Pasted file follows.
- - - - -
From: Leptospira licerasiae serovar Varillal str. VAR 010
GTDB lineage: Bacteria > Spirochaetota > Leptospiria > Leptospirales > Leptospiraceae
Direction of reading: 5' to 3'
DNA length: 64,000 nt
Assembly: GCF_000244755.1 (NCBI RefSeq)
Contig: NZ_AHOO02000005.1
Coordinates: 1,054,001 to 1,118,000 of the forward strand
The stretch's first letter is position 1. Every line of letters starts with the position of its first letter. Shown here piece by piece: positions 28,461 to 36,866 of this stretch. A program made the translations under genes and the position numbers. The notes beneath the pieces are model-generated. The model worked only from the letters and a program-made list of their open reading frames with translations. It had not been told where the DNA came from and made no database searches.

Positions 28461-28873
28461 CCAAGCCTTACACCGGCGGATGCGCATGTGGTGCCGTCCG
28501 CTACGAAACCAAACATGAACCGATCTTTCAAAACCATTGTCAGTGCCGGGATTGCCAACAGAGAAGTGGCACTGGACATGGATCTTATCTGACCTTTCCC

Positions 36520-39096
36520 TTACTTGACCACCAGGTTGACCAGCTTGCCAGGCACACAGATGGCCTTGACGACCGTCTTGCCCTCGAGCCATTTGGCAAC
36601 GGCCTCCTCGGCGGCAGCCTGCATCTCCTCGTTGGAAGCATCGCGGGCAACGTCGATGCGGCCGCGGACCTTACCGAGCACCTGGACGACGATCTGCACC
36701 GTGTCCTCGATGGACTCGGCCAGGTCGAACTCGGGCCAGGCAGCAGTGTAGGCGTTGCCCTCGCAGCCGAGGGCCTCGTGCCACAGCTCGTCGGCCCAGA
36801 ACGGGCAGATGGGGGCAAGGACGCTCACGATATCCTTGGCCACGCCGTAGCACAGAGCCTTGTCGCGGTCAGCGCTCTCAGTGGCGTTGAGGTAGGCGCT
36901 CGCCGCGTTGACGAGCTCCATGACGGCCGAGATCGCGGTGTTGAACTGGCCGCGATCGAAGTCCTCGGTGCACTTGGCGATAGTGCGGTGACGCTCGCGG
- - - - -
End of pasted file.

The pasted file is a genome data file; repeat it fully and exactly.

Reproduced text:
From: Leptospira licerasiae serovar Varillal str. VAR 010
GTDB lineage: Bacteria > Spirochaetota > Leptospiria > Leptospirales > Leptospiraceae
Direction of reading: 5' to 3'
DNA length: 64,000 nt
Assembly: GCF_000244755.1 (NCBI RefSeq)
Contig: NZ_AHOO02000005.1
Coordinates: 1,054,001 to 1,118,000 of the forward strand
The stretch's first letter is position 1. Every line of letters starts with the position of its first letter. Shown here piece by piece: positions 28,461 to 36,866 of this stretch. A program made the translations under genes and the position numbers. The notes beneath the pieces are model-generated. The model worked only from the letters and a program-made list of their open reading frames with translations. It had not been told where the DNA came from and made no database searches.

Positions 28461-28873
28461 CCAAGCCTTACACCGGCGGATGCGCATGTGGTGCCGTCCG
28501 CTACGAAACCAAACATGAACCGATCTTTCAAAACCATTGTCAGTGCCGGGATTGCCAACAGAGAAGTGGCACTGGACATGGATCTTATCTGACCTTTCCC

Positions 36520-39096
36520 TTACTTGACCACCAGGTTGACCAGCTTGCCAGGCACACAGATGGCCTTGACGACCGTCTTGCCCTCGAGCCATTTGGCAAC
36601 GGCCTCCTCGGCGGCAGCCTGCATCTCCTCGTTGGAAGCATCGCGGGCAACGTCGATGCGGCCGCGGACCTTACCGAGCACCTGGACGACGATCTGCACC
36701 GTGTCCTCGATGGACTCGGCCAGGTCGAACTCGGGCCAGGCAGCAGTGTAGGCGTTGCCCTCGCAGCCGAGGGCCTCGTGCCACAGCTCGTCGGCCCAGA
36801 ACGGGCAGATGGGGGCAAGGACGCTCACGATATCCTTGGCCACGCCGTAGCACAGAGCCTTGTCGCGGTCAGCGCTCTCAGTGGCGTTGAGGTAGGCGCT
36901 CGCCGCGTTGACGAGCTCCATGACGGCCGAGATCGCGGTGTTGAACTGGCCGCGATCGAAGTCCTCGGTGCACTTGGCGATAGTGCGGTGACGCTCGCGG